“Rather than get on with it. I think even the supporters are recognising that that when a player is concussed, and the referees are doing a very good job in that respect as well, that when a player has a head injury that they are stopping the game, and that they are looking after the player. That’s huge from our perspective because we just want to ensure that the players are looked after in the best possible way.”
But is the culture changing? Maybe among the professional ranks for some players, but not for some of the players that are trying to get there in the first place.
The Ireland U19’s returned from their two-game tour of France earlier this week, but before they left they played Japan U19’s, in which a player I spoke to told me of his insistence that he had to get up off the ground quickly after a heavy collision because he feared that if he did not show to his coaches on the sideline that he was unaffected by the blow he had just received, he could be ruled out for the French tour due to concussion, as one of his teammates had in the build-up to that game.
With doctors still objectively looking for a way to measure concussion in individuals, McLaughlin says that honesty is the only way forward but that the message won’t trickle down to younger players until the game’s best players start leading the way.
“I think in Ireland we’re shining a leading light in that Joe [Schmidt], Ciaran [Cosgrave](Ireland team doctor) and the other medics, they realise that concussion is a serious issue,” added McLaughlin.
“There have been some really high profile cases - like Ireland v the All Blacks in the Aviva last year - were there was a case where Ciaran Cosgrave, who weighs about 40 kilograms less than CJ Stander, had to literally drag him off the pitch which you would have never seen before.
“It would have always been that the doctor would have said to the player ‘are you doing okay?’ and the player would have said ‘yeah’ and the doctor would have let them play on.
“The doctors are under huge pressure now from coaches to keep them on the pitch. Even with Joe and Ciaran, and some of the leading lights in that matter, it’s going to have a massive impact on the underage and schools game and the academy structure.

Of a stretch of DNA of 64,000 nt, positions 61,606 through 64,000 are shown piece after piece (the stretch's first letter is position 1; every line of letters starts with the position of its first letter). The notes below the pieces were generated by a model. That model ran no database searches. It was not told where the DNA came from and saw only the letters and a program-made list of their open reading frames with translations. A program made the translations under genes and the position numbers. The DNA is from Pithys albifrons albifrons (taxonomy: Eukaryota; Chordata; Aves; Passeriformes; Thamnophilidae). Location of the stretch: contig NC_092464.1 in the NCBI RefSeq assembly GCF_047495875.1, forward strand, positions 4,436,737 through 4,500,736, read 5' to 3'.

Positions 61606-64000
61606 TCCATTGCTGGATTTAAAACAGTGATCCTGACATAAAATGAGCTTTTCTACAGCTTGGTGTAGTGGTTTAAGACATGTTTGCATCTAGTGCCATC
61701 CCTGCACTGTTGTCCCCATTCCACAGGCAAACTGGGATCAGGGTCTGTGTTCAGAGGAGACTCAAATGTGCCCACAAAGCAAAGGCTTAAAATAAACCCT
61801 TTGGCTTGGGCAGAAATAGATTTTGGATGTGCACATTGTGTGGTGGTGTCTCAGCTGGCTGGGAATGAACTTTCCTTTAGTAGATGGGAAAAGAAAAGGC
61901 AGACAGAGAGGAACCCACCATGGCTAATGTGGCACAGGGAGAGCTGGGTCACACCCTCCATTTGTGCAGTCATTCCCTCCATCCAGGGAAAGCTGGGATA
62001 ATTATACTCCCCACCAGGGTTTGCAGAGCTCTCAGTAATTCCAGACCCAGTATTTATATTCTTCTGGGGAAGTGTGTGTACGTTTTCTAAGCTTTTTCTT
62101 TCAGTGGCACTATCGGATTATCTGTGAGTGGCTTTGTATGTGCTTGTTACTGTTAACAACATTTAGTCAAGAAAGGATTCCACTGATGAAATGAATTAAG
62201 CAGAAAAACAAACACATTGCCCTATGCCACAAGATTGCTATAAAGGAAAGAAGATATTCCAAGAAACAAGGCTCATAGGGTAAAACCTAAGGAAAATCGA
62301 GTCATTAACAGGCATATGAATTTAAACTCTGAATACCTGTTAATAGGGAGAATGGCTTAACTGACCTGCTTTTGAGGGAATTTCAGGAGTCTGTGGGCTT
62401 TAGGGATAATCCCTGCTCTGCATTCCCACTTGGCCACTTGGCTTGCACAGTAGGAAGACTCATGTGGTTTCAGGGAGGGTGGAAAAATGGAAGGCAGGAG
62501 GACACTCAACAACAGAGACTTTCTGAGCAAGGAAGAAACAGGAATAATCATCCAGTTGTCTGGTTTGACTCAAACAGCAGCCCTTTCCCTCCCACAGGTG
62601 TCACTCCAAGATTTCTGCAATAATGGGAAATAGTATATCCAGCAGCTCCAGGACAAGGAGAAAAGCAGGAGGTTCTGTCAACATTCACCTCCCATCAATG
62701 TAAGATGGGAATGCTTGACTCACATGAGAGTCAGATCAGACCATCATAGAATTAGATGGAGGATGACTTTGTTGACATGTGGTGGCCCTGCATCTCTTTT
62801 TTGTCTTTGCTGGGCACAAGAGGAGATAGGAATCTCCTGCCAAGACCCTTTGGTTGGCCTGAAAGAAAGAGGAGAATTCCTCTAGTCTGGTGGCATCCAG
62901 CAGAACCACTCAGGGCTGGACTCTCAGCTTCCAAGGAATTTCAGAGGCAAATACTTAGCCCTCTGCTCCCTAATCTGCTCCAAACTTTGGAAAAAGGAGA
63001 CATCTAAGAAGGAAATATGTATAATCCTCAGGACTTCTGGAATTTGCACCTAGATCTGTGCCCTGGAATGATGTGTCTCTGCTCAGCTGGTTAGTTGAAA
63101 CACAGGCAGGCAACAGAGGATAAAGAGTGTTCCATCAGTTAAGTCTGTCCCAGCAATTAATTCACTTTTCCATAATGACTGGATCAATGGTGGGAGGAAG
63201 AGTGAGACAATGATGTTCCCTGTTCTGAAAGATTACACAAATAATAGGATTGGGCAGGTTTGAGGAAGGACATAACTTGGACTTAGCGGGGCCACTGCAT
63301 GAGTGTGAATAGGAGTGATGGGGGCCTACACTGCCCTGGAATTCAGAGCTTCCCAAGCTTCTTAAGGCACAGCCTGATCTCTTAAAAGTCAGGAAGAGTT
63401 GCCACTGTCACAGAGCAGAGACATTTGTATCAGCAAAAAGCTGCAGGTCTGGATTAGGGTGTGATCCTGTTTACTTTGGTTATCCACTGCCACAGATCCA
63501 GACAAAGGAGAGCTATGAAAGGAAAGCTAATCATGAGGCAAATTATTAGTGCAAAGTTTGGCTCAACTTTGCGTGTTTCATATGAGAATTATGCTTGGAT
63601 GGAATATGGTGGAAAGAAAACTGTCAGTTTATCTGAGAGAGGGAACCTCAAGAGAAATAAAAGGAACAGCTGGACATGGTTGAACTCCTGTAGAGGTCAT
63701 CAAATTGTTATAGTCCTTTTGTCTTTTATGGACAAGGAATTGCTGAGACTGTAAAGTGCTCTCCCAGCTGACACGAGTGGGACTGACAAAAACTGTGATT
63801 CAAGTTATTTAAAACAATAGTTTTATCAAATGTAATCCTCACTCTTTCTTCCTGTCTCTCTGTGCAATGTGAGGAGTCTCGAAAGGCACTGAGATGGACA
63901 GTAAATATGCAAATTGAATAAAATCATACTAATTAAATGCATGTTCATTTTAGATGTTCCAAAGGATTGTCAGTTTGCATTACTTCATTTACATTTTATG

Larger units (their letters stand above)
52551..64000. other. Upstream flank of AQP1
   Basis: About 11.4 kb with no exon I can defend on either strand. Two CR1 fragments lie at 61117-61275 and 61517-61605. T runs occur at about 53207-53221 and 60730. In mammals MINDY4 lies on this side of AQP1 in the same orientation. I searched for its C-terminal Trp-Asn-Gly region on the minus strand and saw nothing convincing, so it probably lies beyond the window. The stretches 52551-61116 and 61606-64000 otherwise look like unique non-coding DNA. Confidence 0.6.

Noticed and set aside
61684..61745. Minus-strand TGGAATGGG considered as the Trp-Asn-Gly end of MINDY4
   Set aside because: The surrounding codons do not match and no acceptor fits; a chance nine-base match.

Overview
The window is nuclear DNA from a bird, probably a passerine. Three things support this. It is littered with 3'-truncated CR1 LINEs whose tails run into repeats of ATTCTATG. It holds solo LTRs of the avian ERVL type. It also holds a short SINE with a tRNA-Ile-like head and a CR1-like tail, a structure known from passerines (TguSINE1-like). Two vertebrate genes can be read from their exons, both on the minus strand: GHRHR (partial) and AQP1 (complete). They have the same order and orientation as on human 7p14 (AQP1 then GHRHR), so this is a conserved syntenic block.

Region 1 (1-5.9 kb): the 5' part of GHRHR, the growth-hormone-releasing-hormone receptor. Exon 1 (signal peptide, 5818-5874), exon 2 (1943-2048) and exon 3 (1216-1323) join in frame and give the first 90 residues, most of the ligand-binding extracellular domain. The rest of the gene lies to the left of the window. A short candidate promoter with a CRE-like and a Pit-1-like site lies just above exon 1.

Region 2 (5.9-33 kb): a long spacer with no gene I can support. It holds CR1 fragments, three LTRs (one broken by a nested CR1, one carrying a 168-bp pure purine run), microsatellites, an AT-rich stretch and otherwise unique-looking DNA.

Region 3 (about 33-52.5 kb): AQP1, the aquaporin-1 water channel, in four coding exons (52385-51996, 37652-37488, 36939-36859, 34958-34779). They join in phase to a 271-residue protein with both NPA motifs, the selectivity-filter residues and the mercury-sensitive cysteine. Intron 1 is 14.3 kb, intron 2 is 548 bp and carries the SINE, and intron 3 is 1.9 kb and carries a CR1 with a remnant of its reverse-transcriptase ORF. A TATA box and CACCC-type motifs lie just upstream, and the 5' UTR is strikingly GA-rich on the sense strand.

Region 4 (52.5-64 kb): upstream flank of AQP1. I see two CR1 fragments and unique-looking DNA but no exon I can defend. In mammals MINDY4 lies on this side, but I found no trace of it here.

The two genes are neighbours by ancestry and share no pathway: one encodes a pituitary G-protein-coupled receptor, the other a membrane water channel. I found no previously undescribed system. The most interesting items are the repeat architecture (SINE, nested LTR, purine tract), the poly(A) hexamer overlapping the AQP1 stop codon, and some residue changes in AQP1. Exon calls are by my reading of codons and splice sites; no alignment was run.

“Hopefully it gets to a point where players realise it’s actually okay to come off if you get a bang in the head, even if you feel like you’re okay to play on.
“That’s the thing as well, Stander is one of the toughest players in the game and he came off.
“But the coaches and other medics in underage teams, amateur setups etc., I think that is absolutely key that the top, top players in the country are willing to admit they might have a head injury and are willing to be honest about their symptoms, and can come off if they get a head injury.
“Then everyone else will follow in their footsteps and school players watching will be able to replicate what the stars on television are doing.”
Where's it going and what is the future
Like many of us, Dr Doherty is fearful for the schoolboy, underage and club game where many teams do not have the small army of doctors, medics and support staff that is actively present at the professional level.
There have been a number of high profile schoolboy incidents over the last year, including a game between Presentation Brothers College (Cork) and St. Munchin's College (Limerick) in February which had to be abandoned due to two Munchin players suffering head injuries.
Dr. Doherty feels that the professional teams have the resources and staff to combat concussion, but that there should be some changes made at the underage level to compensate for the inequalities between the professional and schoolboy sport.
“You’ve got this game at the professional level which has become very successful as an entertainment sport, and you might say you could mitigate the risk there by increasing the medicalisation on the sidelines,” said Dr. Doherty.
“And that all makes sense but I still have problems with it, because at the same time the same game is being exported outwards to a situation where the coach is just a dad, he’s coaching an U16 game and these guys are doing the same stuff. Who’s taking the responsibility for that?
“If you’re the headmaster of a school, a coach of a club team, is it reasonable just to keep taking the lead from the professional game and keep making the amateur and the school games more and more physical?
“I don’t know whether that’s reasonable or not, but in terms of injuries that are being avoided, we’re building up a repository of information on that as well, apart from the research we’re doing, but I think the next five years is going to be very pivotal in trying to understand the game going forward.”
As well as being a consultant neurologist at St. James’, Dr. Doherty is also a leading member of The Concussion Research Interest Group based in Trinity College, which is currently conducting research into concussion in sport with an aim to provide evidence to the government to hopefully endorse national guidelines concerning concussion in Irish sport.